The third solo album, I Can’t Sleep, from Ian Wayne is a low-key masterpiece that embraces classic pop with plenty of odd, disarming musical gestures.
Jockstrap’s experimental pop makes their debut I Love You Jennifer a bewildering yet rewarding listen. Jockstrap play with expectations to keep listeners on their toes.
Kaitlyn Aurelia Smith’s relationship with sound is in constant flux, and with her new album, her sonics disintegrate and rematerialize in fascinating new forms.
Experimentalist Matt DeMello throws his ample talents and wide-ranging tastes into a blender for ‘Confetti in a Coalmine’ which is full of chaotic, dense mirth.
Three decades ago, the lucid yet obscure (and antiquated yet postmodern) first entry in Stereolab’s superabundant catalog foreshadowed greatness. Peng! is 30.
Just as altermodern culture materializes “trajectories rather than destinations”, Rosalía’s MOTOMAMI concerns the freedom to create and explore pathways.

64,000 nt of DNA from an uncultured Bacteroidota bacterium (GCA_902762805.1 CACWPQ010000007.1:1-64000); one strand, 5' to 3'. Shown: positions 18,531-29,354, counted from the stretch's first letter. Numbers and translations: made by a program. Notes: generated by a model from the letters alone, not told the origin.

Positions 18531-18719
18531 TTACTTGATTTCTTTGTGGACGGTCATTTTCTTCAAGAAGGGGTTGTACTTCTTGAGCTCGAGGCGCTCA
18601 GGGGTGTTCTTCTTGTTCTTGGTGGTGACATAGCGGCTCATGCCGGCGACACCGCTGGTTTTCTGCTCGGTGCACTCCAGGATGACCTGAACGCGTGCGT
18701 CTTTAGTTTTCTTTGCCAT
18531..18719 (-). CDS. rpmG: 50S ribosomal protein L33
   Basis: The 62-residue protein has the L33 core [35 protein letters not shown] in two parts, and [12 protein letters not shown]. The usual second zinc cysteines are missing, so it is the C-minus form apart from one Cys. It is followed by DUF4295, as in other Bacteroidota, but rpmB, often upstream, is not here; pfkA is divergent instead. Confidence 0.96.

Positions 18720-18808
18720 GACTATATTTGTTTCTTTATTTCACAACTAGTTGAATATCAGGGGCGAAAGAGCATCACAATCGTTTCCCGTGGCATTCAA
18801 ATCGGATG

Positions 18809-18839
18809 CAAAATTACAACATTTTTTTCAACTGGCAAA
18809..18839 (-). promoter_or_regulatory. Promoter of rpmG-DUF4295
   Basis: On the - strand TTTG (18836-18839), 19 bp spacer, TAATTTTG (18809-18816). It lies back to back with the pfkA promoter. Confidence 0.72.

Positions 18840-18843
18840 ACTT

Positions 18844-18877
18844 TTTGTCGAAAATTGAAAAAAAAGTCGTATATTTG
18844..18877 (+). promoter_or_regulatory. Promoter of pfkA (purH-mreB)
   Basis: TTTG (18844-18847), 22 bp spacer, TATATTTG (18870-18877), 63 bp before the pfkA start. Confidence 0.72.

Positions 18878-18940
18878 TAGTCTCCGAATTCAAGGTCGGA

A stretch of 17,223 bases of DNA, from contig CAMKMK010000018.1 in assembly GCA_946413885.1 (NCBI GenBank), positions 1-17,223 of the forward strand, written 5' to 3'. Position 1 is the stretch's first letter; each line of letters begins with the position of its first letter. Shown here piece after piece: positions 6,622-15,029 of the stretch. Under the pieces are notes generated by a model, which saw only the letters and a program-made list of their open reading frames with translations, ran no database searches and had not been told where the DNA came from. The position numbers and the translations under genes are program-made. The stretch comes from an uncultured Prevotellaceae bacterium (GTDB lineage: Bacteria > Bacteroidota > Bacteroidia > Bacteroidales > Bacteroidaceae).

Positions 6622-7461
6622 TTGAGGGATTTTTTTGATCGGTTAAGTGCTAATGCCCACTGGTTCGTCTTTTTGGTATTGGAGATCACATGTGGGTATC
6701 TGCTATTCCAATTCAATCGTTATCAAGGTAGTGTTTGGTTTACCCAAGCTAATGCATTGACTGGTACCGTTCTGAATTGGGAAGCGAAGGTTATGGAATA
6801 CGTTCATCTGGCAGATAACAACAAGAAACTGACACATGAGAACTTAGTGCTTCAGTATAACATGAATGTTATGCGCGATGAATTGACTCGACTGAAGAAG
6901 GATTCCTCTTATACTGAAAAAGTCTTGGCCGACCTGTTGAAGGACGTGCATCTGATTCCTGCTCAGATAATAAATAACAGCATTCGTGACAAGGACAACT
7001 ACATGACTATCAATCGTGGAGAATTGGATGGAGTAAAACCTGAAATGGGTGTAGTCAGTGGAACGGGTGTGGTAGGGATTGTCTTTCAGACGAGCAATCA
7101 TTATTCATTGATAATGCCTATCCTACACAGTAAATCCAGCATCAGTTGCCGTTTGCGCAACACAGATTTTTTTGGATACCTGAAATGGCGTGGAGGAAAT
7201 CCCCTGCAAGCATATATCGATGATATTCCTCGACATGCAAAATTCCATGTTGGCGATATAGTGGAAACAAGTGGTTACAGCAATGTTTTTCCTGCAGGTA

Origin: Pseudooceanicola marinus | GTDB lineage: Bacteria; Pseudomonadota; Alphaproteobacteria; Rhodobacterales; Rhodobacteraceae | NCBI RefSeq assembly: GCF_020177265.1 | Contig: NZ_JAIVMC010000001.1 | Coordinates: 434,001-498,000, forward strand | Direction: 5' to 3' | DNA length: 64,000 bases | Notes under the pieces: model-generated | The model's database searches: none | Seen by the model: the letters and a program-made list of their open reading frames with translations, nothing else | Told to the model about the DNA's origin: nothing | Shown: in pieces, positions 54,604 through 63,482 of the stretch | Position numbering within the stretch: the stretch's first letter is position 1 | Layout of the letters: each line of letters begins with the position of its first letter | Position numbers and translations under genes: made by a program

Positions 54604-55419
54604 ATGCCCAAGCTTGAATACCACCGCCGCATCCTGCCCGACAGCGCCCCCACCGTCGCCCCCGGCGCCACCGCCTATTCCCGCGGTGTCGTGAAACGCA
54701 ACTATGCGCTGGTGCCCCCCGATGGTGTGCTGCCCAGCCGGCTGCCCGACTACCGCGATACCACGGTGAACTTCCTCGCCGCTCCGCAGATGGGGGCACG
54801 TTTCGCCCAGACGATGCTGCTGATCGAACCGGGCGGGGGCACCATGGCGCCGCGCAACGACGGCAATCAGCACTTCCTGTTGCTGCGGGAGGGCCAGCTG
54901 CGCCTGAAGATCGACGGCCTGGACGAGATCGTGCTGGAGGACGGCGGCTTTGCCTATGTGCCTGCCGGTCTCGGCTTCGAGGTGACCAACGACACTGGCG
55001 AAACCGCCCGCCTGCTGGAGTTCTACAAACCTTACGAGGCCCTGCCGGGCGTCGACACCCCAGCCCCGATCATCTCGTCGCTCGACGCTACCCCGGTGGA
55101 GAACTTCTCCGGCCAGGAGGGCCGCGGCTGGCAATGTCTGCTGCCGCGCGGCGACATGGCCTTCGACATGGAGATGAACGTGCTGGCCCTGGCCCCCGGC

Erica Eso’s 192 sports classic pop and vintage soul elements, but surprises abound at nearly every turn. It’s full of skittish, multifaceted earworms.
Born of quarantine isolation, Pictish Trail’s Island Family explores connections to place and time. Its creativity offers a challenging authenticity.
Baltimore’s Tomato Flower straddle a variety of genres to make something fun and impossible to categorize with ‘Gold Arc’ and its experimental pop.
Pop renaissance man Shamir channels trauma, rage, and feelings of angst, and in response to our troubled times, he’s released an album of uncommon beauty.